I've never spoken with Steve Jobs or Tim Cook. I've never had conversations with Jeff Bezos or Sergey Brin. And yet nearly everyday I use an Apple Macbook, an Android phone, and buy something on Amazon. How did this happen?
In our previous post, we discussed how Jesus, despite bringing healing to a sick man, was asked to leave a region because people were afraid of him. Even though Jesus could have brought even more healing to that region (which was his typical M.O. when traveling), they sent Jesus away and lost out and all the good He could have brought.
But something curious happens at the end of that story. The healed man asks to go with Jesus, to become one of his traveling companions. Jesus, however, tells him no. Jesus says, “Go home to your own people and tell them how much the Lord has done for you. So the man goes away and begins to tell folks in his region of ten towns how much Jesus had done for him. And then Scripture says that all the people were amazed.
Do you notice the difference between the people's reaction to Jesus compared to their reaction to this man. When they show up and meet Jesus, there response is fear and rejection. But once the man begins to tell his story, their response is amazement.
I have some suspicions that if I were to have met Steve Jobs in real life, we would have not have liked each other much. He was known to be brash and harsh and driven, whereas I'm more laid back. Jeff Bezos and I would probably have a conversation about Amazon's warehouse employee conditions that wouldn't make him too happy about meeting me.
However, despite the fact I can't imagine being friends with the leaders of the world's most influential companies, I'm still pretty devoted to their products. Why is that?
Well, for Apple products, it was a combination of peer pressure and personal evangelism. People who love their Apple laptops, phones, and watches cannot wait to tell someone else about how much their Apple products. After a decade of building my own ugly PCs and looking at the silver gleam of a MacBook Pro, I eventually was worn down, took the dive in, and haven't looked back.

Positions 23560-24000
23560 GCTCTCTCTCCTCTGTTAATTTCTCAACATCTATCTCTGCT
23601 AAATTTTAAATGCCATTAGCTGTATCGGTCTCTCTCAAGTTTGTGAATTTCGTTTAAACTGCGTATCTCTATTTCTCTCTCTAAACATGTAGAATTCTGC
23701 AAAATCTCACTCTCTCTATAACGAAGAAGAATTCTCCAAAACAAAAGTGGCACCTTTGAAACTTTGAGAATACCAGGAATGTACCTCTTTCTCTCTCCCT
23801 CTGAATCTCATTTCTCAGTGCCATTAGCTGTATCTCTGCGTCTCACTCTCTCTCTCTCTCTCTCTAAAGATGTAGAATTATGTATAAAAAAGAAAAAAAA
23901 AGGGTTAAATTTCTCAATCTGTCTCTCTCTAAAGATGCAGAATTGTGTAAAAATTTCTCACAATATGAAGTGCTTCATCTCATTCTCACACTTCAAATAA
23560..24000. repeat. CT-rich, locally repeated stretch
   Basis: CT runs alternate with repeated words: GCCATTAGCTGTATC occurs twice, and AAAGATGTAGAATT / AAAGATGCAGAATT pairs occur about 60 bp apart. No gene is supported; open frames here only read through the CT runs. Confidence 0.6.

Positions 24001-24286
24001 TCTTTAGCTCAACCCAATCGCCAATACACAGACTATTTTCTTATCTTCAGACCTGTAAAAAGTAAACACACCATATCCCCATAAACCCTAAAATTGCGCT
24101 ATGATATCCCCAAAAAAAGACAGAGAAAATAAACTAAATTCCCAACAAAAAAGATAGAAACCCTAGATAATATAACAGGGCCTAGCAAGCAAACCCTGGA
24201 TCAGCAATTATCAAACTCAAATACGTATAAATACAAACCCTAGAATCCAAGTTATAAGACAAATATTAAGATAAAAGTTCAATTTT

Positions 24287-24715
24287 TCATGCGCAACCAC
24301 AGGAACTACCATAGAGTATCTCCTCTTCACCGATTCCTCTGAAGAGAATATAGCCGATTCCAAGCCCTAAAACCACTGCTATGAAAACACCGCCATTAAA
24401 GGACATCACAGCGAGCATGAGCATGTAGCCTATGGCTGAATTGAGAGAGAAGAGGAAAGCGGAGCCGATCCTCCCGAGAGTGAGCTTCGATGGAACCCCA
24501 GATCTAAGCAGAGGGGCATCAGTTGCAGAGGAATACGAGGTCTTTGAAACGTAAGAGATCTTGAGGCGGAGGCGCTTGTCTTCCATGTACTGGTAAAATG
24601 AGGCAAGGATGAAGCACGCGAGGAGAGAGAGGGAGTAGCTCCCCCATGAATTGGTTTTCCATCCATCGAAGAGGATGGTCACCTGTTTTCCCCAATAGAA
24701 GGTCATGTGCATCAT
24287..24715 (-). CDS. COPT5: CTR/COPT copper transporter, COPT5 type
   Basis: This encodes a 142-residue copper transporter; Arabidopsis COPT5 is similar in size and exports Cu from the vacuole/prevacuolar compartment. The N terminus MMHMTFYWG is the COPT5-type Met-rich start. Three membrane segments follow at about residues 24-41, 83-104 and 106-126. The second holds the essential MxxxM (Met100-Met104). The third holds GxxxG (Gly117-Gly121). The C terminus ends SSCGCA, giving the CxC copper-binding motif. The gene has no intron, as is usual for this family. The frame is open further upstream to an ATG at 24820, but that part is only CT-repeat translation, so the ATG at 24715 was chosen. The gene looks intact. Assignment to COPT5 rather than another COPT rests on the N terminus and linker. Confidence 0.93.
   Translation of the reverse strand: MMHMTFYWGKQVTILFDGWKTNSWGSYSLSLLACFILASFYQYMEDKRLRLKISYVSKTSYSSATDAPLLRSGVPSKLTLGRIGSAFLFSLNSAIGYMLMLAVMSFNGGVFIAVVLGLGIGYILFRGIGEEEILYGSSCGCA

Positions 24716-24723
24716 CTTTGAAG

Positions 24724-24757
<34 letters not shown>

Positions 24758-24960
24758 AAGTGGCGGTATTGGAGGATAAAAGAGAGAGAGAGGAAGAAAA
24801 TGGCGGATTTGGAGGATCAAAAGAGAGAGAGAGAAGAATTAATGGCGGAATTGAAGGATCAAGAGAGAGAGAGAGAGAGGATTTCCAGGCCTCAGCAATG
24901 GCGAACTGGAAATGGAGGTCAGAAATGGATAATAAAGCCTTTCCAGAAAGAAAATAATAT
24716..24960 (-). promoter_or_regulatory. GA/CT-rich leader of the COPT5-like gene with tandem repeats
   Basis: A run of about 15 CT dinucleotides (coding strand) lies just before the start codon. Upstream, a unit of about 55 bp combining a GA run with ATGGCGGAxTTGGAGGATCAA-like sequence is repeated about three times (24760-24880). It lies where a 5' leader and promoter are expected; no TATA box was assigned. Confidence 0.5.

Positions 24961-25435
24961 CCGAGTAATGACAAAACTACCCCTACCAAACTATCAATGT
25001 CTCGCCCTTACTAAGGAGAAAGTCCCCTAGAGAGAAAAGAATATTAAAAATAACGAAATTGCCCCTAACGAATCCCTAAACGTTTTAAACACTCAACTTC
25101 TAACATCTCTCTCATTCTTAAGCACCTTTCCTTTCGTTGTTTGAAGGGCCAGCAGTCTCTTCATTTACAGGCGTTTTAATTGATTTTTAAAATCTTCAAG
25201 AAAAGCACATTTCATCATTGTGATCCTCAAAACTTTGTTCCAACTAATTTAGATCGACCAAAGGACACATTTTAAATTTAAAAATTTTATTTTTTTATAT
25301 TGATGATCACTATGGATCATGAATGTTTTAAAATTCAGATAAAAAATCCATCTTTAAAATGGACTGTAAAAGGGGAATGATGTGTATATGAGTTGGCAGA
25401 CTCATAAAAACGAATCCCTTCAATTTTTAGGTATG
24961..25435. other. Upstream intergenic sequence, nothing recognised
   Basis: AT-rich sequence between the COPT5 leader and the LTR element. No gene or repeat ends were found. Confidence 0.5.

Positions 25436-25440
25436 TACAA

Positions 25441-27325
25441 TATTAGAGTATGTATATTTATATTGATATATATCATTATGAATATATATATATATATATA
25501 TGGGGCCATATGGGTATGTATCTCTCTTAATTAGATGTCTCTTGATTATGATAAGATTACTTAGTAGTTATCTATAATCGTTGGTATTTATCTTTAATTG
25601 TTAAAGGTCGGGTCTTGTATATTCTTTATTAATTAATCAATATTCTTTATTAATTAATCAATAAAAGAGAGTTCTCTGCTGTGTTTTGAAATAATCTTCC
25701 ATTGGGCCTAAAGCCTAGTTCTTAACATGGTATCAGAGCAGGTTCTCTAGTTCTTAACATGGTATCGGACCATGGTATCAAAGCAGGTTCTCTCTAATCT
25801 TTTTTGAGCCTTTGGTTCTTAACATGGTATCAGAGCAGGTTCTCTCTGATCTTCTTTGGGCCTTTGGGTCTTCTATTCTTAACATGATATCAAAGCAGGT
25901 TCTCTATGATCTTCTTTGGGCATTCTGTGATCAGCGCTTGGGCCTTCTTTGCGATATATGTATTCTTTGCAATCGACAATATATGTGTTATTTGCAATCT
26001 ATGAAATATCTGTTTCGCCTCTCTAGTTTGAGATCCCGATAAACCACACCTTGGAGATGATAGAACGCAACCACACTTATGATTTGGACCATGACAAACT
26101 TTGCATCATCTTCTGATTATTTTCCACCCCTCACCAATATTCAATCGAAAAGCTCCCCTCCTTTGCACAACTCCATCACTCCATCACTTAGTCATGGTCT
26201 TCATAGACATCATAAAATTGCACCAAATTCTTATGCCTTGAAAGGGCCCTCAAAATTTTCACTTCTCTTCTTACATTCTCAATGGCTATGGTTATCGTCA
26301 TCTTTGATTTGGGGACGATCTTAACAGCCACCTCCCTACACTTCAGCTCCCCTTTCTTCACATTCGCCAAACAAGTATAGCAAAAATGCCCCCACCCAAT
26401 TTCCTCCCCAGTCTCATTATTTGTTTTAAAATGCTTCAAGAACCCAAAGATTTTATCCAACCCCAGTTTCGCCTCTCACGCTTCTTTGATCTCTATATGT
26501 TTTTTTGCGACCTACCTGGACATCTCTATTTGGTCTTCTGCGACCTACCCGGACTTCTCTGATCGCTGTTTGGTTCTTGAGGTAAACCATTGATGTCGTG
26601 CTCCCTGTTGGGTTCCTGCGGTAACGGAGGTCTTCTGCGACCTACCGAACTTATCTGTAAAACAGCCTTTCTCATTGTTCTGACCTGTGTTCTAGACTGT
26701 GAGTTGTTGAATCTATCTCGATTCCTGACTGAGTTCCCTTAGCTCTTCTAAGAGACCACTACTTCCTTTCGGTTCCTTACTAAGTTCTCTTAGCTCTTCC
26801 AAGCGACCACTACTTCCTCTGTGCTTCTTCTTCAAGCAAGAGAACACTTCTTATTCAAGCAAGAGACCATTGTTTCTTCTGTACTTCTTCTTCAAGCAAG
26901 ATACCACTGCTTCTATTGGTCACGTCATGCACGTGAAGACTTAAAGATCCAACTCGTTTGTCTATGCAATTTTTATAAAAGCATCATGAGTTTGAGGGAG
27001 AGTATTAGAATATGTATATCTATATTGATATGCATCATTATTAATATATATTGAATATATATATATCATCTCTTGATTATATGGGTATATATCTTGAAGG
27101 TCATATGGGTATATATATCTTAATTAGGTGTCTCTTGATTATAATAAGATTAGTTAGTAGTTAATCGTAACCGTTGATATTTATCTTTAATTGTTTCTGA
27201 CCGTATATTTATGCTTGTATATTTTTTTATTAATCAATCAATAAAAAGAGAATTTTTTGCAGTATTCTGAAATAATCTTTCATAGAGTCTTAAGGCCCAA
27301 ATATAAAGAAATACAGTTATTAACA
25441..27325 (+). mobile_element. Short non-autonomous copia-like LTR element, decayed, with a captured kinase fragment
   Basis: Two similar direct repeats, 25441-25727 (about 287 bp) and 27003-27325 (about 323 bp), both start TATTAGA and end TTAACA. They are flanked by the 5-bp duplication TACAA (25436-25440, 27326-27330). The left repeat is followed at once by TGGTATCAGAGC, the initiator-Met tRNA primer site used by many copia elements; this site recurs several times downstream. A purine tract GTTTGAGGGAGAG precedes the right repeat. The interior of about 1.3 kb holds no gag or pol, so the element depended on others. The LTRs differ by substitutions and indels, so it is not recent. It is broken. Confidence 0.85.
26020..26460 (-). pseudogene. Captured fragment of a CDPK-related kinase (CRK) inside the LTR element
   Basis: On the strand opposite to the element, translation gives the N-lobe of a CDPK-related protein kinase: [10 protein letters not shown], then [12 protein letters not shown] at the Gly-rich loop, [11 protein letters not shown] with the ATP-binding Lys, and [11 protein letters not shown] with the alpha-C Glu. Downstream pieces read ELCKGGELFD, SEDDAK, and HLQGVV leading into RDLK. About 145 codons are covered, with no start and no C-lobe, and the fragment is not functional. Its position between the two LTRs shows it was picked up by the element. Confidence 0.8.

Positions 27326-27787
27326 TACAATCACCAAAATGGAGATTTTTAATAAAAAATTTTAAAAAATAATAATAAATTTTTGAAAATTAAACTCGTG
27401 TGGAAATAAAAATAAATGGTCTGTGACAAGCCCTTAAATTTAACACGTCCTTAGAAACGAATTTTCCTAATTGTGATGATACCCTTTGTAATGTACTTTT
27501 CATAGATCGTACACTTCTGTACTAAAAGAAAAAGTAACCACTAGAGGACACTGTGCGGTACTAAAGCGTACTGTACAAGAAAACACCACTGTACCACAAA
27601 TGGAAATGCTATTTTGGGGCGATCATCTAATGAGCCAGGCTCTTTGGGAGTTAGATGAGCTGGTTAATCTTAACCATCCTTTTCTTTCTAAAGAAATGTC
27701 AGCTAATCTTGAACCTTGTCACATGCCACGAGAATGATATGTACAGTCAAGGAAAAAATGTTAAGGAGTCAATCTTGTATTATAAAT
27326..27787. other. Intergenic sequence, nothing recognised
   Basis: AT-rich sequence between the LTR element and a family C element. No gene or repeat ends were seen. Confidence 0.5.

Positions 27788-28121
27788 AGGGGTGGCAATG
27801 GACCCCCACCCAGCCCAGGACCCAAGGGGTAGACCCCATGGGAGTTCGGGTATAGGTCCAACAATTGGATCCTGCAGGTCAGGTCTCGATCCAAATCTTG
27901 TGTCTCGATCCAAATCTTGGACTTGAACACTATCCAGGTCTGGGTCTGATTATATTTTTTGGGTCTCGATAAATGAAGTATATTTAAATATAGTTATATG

For Amazon, it wasn't so much due to people raving to me about Amazon; it was due to the perception of necessity. When you live in rural Iowa, you might as well include "Amazon Prime" on your list of utilities, alongside water, natural gas, and electricity.
Jesus was confident enough in who He was that
1) He wasn't deterred by the rejection He had just encountered.
2) He didn't need the emotional stroke of yet one more traveling companion.
3) He was confident enough in what He was offering - the healing power of the Kingdom of God - that He left it to someone else to do the talking for him
4) Jesus recognized that someone else could be more effective than even Himself in communicating the message of God's Kingdom.
As leaders, every so often, we need to look behind us and see if anyone is following. If not, bad news. You're not leading, you're just on a long walk by yourself. As my friend Steve Petty says, if we discover that as we lead, no one is following, we can't just ask for better followers. That's not how leadership works. Instead we have to ask ourselves how to become better leaders.
One test of leadership is seeing if those we are leading are becoming leaders themselves. Are they, on their own, able to maintain the vision of the organization and communicate in a compelling way to people you may not otherwise reach? Even Jesus Himself recognized that He could not reach everyone. Some people would be turned off by His style and His tactics. And He was okay with that! Jesus, therefore, commissioned others to communicate to people in more effective ways than He possibly could.
Are you confident enough in your own leadership to let others lead as well? Or do you feel like you have to do it all? Like it will all fall apart if it doesn't rely on you? If Jesus Himself allowed others to lead and communicate in His stead, I think you and I might be able to as well.